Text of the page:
“Now, after just 100 days, I can report to the nation that America is on the move again. Turning danger into opportunity, turning crisis into opportunity, setbacks into strength,” he said in a speech in which the multi-trillion Dollar solution that could end the pandemic, balance the economy and improve the lives of millions of workers, writes Stephen Collinson. The pandemic is the biggest challenge Biden faces and the problem he and his advisors believe will make or break his presidency. However, his message was marked by clear optimism about the course of the outbreak, hoping to greatly bolster the national spirit after a year of lockdowns and tragedies, reports Kevin Liptak. He cited scientific investments like the development of Covid-19 vaccines as evidence that a great government is at work. The vaccination efforts, which he largely oversees, have found that approximately 43% of the population are receiving at least one dose of vaccine, according to the U.S. Centers for Disease Control and Prevention (CDC).
His remarks also showed concern about Americans who are not rushing to get vaccinated. “Go get vaccinated,” he pleaded from the podium as government health officials fear the country cannot achieve widespread immunity if too many people choose not to get a shot. “They are available now,” he added.
But the pandemic isn’t just an American problem, it’s a global scourge and, according to sources familiar with the tensions, has sparked an internal debate in the Biden administration over the sharing of excess U.S. vaccine doses with other countries, reports Kylie Atwood . In the meantime, some nations are desperate. Speaking to CNN, Thabo Makgabo, Archbishop of Cape Town, South Africa, criticized COVAX, a program designed to help developing countries gain access to vaccines.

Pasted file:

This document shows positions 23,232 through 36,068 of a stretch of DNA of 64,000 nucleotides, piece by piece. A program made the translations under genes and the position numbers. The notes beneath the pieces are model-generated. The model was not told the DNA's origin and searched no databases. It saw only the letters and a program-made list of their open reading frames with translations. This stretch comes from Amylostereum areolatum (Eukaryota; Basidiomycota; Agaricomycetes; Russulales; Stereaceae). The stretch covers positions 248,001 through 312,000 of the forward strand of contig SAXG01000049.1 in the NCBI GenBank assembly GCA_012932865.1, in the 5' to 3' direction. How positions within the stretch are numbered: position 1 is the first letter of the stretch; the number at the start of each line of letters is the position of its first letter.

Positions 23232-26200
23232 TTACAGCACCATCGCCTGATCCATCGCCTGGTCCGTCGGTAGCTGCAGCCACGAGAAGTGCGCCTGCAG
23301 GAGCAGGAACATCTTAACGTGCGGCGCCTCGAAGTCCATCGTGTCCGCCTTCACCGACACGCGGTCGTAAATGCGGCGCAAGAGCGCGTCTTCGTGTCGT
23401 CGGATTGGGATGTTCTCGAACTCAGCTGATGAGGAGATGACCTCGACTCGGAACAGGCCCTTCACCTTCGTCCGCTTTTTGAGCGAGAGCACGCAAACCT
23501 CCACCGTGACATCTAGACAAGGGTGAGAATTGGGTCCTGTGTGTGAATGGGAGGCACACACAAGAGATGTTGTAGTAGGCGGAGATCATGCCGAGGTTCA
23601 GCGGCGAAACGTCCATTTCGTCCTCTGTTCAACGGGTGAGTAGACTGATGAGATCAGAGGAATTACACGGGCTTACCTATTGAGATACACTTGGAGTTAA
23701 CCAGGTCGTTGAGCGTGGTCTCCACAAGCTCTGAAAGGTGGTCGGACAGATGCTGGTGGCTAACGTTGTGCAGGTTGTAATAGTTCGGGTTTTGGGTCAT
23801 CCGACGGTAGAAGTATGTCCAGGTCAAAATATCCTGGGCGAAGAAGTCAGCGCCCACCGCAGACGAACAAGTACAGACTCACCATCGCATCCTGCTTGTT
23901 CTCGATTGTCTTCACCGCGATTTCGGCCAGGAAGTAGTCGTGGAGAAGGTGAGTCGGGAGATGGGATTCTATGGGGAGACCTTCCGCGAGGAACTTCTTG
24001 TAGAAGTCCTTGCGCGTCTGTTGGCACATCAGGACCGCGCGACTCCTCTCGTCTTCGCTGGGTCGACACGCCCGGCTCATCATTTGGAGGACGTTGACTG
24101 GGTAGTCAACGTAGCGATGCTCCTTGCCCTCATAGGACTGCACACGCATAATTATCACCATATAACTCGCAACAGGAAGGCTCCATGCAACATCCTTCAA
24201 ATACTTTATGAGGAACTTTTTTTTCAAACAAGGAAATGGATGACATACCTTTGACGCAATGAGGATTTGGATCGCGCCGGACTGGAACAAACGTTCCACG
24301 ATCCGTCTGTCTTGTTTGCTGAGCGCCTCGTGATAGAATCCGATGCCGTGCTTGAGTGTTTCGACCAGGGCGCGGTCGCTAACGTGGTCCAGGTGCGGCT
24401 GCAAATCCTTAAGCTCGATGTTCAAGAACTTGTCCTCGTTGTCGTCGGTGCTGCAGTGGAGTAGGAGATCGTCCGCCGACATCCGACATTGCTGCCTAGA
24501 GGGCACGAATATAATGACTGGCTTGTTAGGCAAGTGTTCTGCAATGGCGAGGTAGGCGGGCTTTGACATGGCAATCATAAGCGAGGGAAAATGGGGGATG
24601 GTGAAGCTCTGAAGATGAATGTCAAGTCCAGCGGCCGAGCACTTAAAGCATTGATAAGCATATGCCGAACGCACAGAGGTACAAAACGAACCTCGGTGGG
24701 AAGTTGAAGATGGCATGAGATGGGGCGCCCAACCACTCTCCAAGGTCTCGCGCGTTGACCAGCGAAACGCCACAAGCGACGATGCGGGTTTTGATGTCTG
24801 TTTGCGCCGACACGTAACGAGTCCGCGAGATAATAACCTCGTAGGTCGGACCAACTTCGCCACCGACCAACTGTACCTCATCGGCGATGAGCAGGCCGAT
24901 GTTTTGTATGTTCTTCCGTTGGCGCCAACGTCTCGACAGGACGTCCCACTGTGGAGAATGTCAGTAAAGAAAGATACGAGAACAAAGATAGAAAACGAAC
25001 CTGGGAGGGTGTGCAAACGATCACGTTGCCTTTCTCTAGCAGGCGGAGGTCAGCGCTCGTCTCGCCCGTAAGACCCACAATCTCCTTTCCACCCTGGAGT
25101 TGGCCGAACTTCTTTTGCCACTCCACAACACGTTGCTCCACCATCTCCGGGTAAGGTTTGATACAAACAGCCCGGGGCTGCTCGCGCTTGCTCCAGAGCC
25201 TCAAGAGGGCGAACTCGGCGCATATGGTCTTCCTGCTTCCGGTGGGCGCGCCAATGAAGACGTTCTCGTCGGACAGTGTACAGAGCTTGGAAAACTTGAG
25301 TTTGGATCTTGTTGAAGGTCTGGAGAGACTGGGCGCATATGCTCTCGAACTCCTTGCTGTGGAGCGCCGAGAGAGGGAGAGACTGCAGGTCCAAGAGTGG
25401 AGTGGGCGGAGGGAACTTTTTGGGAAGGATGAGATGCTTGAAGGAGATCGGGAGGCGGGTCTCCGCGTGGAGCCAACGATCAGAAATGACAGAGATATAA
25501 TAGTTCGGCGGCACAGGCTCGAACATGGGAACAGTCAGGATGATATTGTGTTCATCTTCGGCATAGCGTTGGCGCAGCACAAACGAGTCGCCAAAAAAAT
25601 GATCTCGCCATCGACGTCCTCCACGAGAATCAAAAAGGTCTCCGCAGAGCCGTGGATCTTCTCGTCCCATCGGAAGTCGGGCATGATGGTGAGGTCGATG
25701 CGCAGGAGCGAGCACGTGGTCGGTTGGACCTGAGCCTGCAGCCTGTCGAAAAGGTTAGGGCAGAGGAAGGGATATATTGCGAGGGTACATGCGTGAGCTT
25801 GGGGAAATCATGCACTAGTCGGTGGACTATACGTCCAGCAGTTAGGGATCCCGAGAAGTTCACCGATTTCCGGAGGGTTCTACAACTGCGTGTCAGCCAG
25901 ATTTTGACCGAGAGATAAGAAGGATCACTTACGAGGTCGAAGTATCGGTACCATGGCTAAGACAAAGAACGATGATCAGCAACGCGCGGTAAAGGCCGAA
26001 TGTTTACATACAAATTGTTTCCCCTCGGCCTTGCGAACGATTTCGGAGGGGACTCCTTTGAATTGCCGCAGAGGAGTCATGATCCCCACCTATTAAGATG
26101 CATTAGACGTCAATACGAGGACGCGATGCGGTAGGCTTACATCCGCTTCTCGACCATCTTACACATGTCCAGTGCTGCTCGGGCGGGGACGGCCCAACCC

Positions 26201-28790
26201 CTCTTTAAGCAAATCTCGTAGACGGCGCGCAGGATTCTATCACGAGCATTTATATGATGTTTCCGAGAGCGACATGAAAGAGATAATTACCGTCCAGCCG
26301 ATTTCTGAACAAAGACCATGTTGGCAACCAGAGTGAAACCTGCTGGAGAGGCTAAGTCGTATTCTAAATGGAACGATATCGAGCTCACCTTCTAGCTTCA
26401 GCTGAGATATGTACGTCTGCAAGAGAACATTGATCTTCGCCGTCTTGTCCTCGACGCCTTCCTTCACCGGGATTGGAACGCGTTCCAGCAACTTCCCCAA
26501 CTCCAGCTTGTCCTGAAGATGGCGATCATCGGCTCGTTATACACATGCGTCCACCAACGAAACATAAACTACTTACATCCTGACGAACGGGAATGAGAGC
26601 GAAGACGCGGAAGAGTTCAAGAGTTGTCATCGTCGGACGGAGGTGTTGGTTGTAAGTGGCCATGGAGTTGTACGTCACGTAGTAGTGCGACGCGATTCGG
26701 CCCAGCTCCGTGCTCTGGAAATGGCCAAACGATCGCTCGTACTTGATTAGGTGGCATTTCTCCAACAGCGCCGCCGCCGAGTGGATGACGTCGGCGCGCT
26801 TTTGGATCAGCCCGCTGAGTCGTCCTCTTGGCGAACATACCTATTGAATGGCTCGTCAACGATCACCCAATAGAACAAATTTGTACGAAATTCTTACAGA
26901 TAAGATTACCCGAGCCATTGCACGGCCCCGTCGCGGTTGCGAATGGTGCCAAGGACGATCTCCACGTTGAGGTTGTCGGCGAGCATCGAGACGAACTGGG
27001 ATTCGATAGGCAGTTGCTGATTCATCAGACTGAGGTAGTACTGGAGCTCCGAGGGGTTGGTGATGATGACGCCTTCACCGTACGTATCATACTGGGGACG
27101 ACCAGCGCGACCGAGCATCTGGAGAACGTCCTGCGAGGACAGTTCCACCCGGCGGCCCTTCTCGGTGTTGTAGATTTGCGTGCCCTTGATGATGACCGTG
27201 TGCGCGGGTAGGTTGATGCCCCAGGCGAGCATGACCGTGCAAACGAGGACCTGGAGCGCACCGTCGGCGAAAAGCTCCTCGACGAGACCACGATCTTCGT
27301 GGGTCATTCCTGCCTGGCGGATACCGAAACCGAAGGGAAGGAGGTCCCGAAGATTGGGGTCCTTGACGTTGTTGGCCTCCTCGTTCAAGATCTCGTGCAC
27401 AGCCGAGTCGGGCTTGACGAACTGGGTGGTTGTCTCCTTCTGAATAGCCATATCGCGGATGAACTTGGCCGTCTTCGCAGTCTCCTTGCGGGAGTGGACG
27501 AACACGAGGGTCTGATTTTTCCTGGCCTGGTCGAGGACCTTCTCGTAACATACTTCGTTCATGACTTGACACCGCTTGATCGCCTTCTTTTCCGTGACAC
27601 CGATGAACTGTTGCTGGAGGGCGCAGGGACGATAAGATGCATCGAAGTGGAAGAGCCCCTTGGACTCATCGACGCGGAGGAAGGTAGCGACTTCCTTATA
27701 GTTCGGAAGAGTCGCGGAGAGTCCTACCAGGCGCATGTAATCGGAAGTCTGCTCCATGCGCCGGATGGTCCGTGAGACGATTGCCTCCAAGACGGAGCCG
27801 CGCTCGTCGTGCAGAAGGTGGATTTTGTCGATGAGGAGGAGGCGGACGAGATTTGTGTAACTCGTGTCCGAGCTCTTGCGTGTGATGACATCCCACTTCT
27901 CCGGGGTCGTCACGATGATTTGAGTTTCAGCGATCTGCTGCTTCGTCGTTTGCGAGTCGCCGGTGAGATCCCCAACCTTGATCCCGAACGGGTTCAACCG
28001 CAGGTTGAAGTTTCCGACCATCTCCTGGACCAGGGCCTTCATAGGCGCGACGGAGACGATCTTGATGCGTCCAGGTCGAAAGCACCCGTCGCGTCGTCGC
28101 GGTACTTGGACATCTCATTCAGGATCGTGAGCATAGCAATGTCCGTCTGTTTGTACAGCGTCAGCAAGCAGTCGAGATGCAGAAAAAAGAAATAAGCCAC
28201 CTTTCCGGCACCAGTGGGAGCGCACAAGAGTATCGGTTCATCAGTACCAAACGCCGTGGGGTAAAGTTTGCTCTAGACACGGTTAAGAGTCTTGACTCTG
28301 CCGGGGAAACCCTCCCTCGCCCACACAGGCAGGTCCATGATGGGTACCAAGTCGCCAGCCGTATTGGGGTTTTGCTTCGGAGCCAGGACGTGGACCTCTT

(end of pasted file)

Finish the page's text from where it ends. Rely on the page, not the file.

“If you look at the COVAX system and its intentions, it’s supposed to help the global south and the poorest of the poor countries. Just vaccinate 3% – it’s doomed,” he said.
YOU ASKED. WE ANSWERED.
Question: Could the Covid-19 vaccines affect my fertility?
A: This is pure nonsense, said Dr. Paul Offit, director of the Vaccine Education Center at Philadelphia Children’s Hospital and a member of the FDA’s Advisory Committee on Vaccines and Related Biological Products, told CNN.
There is no evidence that people have lost fertility as a result of the Covid-19 vaccines. The rumor apparently started with the myth that the coronavirus spike protein, which is mimicked when given a vaccine, also mimics the protein on the surface of placental cells, Offit said.
“So the misconception was that if you had an immune response to the SARS-CoV-2 spike protein, you were also inadvertently reacting to a placental protein – which would then reduce the chances of you being fertile.” Offit said.
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WHAT’S IMPORTANT TODAY?
India’s Covid-19 crisis is a problem for the world
India’s Covid-19 outbreak is a global problem that needs a coordinated response, Aditi Sangal reports as the country reported another global record of 379,257 new cases and 3,645 deaths as the humanitarian situation escalates amid dwindling oxygen supplies.